I had lifeguarded most of my adult life and. I taught swim lessons. I was a swimmer in high school and I had already thought about being a teacher. It was something I had thought about, , long before I got into. Corporate communications.

So I decided to give that a try. I ended up doing a program through Johns Hopkins University for a Master's in Special Ed. That's where my journey in education started. I taught in Baltimore City [00:05:00] Public Schools for 11 years. And I left there about six years ago, and now I'm with Baltimore County Public Schools as a consulting teacher.

So now I. , basically coach first year teachers, which is wonderful and I absolutely love it. But as you can see, I'm already 20, almost 20 years into education and I start thinking, well, what's next? I love what I do. , however, I don't know necessarily where to go next in my career, which is I think where a lot of people end up when they are 20 years deep into an industry.

[00:05:34] Shannon Russell: Mm-hmm. , right? It's kind of the point where you can make a change if you're willing to, but then it's scary because you've invested all of this time and this education into this one field. But for you, You have interest in other areas. I think that's a plus for you. You have a master's in public relations, a master's in education, so you have options that other people might [00:06:00] not have. So you kind of have some things going for you. We spoke before the podcast and you had told me you have about two more years in your current position. Um, and I love that you love this position that you tru. Enjoy what you do, and I think that's something for others that are listening to know that it's okay. You can love your position and love what you do, but still crave a change or want to try something else. I always say we get one life, so if there's other things that you want to do, it's okay to explore them.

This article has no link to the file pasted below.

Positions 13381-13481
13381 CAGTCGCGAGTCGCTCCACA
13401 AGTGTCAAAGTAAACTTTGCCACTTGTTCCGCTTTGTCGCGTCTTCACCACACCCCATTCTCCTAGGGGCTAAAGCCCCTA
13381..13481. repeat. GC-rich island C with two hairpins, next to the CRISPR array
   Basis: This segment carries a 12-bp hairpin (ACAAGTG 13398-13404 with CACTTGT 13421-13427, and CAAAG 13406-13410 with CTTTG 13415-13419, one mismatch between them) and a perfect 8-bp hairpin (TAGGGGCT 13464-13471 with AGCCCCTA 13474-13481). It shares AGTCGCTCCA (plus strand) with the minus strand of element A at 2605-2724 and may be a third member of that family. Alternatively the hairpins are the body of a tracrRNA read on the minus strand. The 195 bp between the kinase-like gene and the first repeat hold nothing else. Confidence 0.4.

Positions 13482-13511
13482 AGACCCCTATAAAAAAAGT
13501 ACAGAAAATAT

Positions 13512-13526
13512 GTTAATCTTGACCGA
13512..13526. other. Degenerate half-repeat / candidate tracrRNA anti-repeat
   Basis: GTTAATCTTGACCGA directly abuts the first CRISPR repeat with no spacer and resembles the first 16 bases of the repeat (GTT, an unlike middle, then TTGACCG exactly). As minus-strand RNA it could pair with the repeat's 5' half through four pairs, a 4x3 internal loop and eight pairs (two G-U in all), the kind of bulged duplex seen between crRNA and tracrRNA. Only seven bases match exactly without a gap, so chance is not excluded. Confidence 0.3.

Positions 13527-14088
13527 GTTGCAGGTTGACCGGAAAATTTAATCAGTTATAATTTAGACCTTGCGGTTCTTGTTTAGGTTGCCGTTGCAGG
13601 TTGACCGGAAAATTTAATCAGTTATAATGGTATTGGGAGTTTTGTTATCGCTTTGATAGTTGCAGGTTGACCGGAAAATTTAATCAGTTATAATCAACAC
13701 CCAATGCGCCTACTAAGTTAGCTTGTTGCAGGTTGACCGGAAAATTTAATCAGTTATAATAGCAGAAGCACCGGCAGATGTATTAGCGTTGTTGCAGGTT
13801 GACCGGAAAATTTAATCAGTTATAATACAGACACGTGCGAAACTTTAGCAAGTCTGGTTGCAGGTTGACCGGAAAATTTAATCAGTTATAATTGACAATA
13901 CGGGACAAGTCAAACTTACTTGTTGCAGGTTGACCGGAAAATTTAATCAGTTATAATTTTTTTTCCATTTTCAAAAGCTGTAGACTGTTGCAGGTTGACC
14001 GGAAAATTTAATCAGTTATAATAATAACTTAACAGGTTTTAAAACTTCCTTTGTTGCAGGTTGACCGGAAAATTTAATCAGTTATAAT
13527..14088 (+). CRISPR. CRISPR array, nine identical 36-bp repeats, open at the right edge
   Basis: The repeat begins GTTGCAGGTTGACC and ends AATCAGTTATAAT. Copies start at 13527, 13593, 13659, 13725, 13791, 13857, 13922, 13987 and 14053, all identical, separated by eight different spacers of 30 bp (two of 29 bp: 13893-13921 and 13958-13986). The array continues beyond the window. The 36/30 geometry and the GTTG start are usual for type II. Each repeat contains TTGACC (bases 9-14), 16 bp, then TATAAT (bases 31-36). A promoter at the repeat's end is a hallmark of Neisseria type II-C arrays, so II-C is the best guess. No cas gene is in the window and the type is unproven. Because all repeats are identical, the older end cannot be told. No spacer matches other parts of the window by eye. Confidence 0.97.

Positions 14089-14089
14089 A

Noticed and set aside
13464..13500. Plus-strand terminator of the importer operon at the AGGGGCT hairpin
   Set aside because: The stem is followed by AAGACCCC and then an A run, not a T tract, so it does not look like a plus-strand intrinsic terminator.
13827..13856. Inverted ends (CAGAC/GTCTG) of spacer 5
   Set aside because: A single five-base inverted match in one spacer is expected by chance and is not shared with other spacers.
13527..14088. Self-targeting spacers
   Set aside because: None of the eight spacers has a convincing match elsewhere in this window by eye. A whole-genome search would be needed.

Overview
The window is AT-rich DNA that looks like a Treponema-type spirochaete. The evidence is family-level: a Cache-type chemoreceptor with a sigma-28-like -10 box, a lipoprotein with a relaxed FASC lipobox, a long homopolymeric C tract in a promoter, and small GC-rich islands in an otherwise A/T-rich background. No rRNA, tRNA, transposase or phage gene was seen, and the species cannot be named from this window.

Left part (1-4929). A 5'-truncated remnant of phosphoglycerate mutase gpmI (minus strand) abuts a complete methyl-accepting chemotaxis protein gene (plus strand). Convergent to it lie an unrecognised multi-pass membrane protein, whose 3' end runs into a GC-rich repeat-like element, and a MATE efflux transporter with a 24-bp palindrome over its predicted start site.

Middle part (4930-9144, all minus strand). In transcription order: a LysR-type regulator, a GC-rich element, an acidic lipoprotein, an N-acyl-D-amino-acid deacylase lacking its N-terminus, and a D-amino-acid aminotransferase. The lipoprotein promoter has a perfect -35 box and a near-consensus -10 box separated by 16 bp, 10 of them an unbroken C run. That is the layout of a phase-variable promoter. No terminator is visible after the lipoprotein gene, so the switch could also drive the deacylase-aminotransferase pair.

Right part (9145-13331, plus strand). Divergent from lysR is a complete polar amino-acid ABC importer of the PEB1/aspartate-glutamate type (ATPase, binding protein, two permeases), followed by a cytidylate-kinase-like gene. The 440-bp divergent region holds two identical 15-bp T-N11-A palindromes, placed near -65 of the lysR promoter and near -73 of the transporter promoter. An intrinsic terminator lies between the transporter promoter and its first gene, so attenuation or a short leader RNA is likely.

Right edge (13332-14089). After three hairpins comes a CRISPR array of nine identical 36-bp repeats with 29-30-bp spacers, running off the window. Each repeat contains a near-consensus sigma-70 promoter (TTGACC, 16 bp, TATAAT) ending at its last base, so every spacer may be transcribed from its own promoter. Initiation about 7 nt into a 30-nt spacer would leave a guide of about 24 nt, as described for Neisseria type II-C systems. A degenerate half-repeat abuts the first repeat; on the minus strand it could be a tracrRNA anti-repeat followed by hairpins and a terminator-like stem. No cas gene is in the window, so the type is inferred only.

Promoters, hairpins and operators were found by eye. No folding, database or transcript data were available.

[00:06:34] Shannon Russell:


[00:07:00] Shannon Russell: So let's start talking and brainstorming. You've got two years left, which is a nice runway. what are you thinking about? Are you thinking about other options in education? Are you thinking about maybe going back to your old PR roots?

[00:07:15] Jackie C.: You know, when we think about teachers and you know, for any teacher that's listening, I think that we always think of our career as being linear. , you know, I'm a teacher, I'm gonna be a teacher for so long, and then you start thinking, okay, well I can be an assistant principal, I can move up to that, or I can come out of the classroom and be a reading specialist, whatever it might be. One thing in my industry that I think is important to note is that especially the way education is today, is that we do have a lot of options and something that I have been thinking about currently, I think I'm just the never-ending student. I'm now taking coursework to get my admin one, which would allow me to be an assistant principal. And I think about that avenue [00:08:00] and and I start thinking, is that really what I wanna do? Do I really want to be an assistant principal? And I could see myself in that role. And I think that it's something that now more than ever, I can see. I lie within my, my morals, my values, and my outlook on education that I'd really like to bring to a schoolhouse.

However, sometimes I do think about, well, what are some other things I could do? So some of the things that I've thought about, um, maybe working for the state, the Maryland State Department of Education in doing something with them or possibly. Just leaving the public school system altogether and maybe going to a private school or maybe going to nonprofit education, or even going to a profit company that works with the curriculum.

There's just so many options that we do have as teachers, and I think sometimes we don't think about those options because we think. , we have to stay within our school system or within [00:09:00] our field. So it's something I've started thinking about.

I've also thought about, well, if I were to get out of education altogether, do I wanna go back to marketing and pr? Where would I start there? I've been out of the industry so long, like would I be so far removed from it that I would go back and feel like. Lost, you know, back to being, 24 and learning everything over again because I've been 20 years out of the industry. So that's my one fear is if I wanted to go back to marketing or pr, what would that look like?

[00:09:32] Shannon Russell: Hmm.

[00:09:33] Jackie C.: That's my greatest fear in tapping into my marketing and PR experience is because my experience was so little compared to my experience in education, that I feel that my knowledge at this point as a 45 year old wouldn't be, commensurate with other people that I would be working with. I would be relearning everything. It's really finding a place where they'd be willing to let me have a learning curve, I guess. [00:10:00] But it is something that I've thought about as well.

[00:10:02] Shannon Russell: So let's talk about that for a second and dive into the PR aspect of a career change. Now, would you be okay going back into the nonprofit world of pr? Because I'm assuming you're not going to go into entertainment pr,